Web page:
Ron Callan recently retired from the School of English, Drama and Film at UCD where he was a lecturer in American Literature and general legend for many years. He is also a leading light in the IAAS, has held various committee positions, was the editor of the Irish Journal of American Studies, and is the first President of the IAAS.
How did you end up where you are now?
The result of a remarkably persistent ageing process, and experiences as a student and/or teacher in Trinity College Dublin, University of Massachusetts, Amherst, MA, Dickinson College, Carlisle, PA, University College Cork and University College Dublin.
Tell us a little bit about your current research interests?
After attending a fine panel at the IAAS/BAAS conference, I am rereading the work of Henry David Thoreau.
Book: Endless list of the influential ones include, Edwards’s Narrative, Spring and All, Transport of Summer, Moore’s Collected Poems, Moby Dick, Scarlet Letter, Wings of the Dove, The Crying of Lot 49, Beloved, Libra, Infinite Jest, and on and on it goes!
Film: My reaction to my first movie, a Three Stooges film, was a protest—I walked out because they were “too rough.” Still managed to find my way back to the Drumcondra Grand Cinema regularly. At one time, I could say that I had seen every movie showing in Dublin. Still recall the thrill of Vanishing Point, The Graduate, French Connection, Sophie’s Choice, and Raising Arizona as part of a long list.
Music: The excitement of the 1960s and Butch Moore and the Capitol Showband, the Memories, the Johnstons (included Paul Brady) and the Vampires … and the Beatles, Beach Boys, Bob and the Band, Mountain, Joni, Leonard, and on and on through Bruce to Gorgeous Colours and Oliver Cole indicate a line of interest.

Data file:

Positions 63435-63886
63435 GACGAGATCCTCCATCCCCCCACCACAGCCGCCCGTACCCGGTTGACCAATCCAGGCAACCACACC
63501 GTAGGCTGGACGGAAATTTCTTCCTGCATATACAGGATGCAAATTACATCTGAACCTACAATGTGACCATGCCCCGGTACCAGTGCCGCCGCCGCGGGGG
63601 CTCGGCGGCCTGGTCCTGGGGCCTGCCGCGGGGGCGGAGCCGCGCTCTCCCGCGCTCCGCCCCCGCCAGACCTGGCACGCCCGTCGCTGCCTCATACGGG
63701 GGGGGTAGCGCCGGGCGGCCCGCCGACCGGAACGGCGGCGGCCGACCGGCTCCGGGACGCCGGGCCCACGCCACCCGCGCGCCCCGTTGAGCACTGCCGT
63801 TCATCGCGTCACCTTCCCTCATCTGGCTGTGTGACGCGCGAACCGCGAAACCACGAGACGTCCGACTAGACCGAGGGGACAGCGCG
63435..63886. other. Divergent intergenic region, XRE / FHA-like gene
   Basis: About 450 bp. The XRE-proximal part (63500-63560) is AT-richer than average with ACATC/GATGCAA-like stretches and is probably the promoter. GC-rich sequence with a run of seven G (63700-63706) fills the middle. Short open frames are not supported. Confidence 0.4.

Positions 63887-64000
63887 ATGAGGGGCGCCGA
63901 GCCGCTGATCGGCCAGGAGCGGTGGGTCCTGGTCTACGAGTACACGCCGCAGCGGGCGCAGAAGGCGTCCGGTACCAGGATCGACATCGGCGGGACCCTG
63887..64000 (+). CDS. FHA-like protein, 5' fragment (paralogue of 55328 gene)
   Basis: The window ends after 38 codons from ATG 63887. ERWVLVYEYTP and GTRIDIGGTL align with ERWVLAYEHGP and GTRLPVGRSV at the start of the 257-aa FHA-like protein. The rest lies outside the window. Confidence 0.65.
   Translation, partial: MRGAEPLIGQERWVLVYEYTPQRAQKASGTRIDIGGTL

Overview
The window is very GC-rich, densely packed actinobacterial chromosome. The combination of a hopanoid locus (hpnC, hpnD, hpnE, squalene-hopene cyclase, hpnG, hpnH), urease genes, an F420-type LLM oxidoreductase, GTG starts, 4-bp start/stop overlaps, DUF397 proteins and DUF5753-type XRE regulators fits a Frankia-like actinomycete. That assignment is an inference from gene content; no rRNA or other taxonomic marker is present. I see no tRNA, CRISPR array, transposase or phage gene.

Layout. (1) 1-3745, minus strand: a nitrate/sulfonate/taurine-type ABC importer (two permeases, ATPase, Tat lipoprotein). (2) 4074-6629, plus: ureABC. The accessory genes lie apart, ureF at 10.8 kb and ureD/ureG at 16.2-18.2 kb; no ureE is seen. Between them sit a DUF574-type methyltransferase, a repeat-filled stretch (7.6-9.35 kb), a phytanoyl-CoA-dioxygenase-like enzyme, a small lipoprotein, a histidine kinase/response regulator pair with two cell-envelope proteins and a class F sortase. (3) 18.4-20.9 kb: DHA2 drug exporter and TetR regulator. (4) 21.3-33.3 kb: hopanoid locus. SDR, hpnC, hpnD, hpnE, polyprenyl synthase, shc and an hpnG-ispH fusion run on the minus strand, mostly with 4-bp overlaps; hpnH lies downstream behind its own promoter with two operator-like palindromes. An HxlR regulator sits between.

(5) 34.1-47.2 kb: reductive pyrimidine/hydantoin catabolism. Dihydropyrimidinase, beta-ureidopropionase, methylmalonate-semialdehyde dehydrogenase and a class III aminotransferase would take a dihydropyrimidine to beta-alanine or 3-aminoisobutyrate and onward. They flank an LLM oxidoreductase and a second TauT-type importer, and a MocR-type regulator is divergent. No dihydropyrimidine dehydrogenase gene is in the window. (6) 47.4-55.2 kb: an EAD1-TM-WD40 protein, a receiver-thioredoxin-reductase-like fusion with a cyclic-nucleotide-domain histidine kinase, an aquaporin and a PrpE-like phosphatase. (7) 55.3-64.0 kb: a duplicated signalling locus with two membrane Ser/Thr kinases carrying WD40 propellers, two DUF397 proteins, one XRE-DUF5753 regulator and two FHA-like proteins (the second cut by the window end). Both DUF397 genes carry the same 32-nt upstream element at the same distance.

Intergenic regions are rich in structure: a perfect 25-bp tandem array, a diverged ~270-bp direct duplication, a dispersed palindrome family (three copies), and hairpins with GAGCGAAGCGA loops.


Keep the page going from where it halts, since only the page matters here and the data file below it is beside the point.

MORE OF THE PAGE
Universities don’t exist. What job would you have instead?
I’d be a semi-professional footballer for Drumcondra in the days when expenses were inexpensive and Tolka Park drew capacity crowds.
Who would play you in the movie of your life?
President Michael D. Higgins (average camera work and we could be body-doubles)
How did you get involved with the IAAS?
Peggy O’Brien’s and Stephen Matterson’s encouragement and direction.
In an alternate universe to question 4, you have somehow ended up establishing your own university. What’s the motto?
Feet on ground; head in books!
We’re all going to call around this evening. What’s for dinner?
Cheddar cheese sandwiches on wholemeal bread and Coca Cola; tea and chocolate for dessert!
Who is your hero, academic or otherwise?
Now this roll is endless as I marvel at the lives of my family and extended family, friends, former colleagues, and former students, and reflect on their immense influences on me. Without the slightest doubt, I can apply the term “hero” to an extensive list.